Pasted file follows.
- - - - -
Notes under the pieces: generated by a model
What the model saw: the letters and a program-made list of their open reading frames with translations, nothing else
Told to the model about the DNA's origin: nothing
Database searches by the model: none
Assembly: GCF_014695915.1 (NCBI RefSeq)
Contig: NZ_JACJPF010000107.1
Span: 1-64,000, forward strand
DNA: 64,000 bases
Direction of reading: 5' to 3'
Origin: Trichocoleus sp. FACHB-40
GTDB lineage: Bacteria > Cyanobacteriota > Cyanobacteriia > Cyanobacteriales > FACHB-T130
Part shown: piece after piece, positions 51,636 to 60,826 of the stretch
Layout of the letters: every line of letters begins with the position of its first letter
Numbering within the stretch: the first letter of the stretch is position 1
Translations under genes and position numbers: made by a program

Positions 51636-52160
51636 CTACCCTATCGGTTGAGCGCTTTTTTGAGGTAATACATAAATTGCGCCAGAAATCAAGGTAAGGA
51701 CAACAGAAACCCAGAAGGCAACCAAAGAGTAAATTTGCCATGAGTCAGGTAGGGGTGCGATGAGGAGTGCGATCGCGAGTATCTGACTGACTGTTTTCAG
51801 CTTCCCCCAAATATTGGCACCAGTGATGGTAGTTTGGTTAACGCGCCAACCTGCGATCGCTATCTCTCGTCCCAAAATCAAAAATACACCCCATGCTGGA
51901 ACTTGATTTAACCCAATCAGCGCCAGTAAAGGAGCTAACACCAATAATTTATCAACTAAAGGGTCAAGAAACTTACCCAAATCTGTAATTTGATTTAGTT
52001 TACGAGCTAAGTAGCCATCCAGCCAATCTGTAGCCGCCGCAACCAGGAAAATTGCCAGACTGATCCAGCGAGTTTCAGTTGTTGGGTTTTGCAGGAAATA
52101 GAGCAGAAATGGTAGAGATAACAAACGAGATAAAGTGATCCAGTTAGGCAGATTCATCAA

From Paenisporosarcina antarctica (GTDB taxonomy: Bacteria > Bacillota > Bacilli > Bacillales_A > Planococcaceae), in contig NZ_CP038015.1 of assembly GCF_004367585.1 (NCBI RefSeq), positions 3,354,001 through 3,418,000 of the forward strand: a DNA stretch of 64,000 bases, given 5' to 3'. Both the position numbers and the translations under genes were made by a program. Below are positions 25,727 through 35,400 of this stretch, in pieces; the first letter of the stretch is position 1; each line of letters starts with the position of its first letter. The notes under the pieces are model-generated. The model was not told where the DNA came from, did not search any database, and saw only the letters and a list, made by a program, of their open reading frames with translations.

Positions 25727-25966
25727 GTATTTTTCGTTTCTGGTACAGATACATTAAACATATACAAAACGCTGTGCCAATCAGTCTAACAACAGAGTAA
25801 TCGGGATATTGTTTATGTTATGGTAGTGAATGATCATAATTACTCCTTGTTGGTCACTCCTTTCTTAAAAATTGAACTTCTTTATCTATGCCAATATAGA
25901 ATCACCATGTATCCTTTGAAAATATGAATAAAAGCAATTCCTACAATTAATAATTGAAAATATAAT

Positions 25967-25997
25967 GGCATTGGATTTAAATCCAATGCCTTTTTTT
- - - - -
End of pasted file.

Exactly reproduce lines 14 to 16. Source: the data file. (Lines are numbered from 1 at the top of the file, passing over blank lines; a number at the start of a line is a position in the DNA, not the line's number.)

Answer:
Numbering within the stretch: the first letter of the stretch is position 1
Translations under genes and position numbers: made by a program

Positions 51636-52160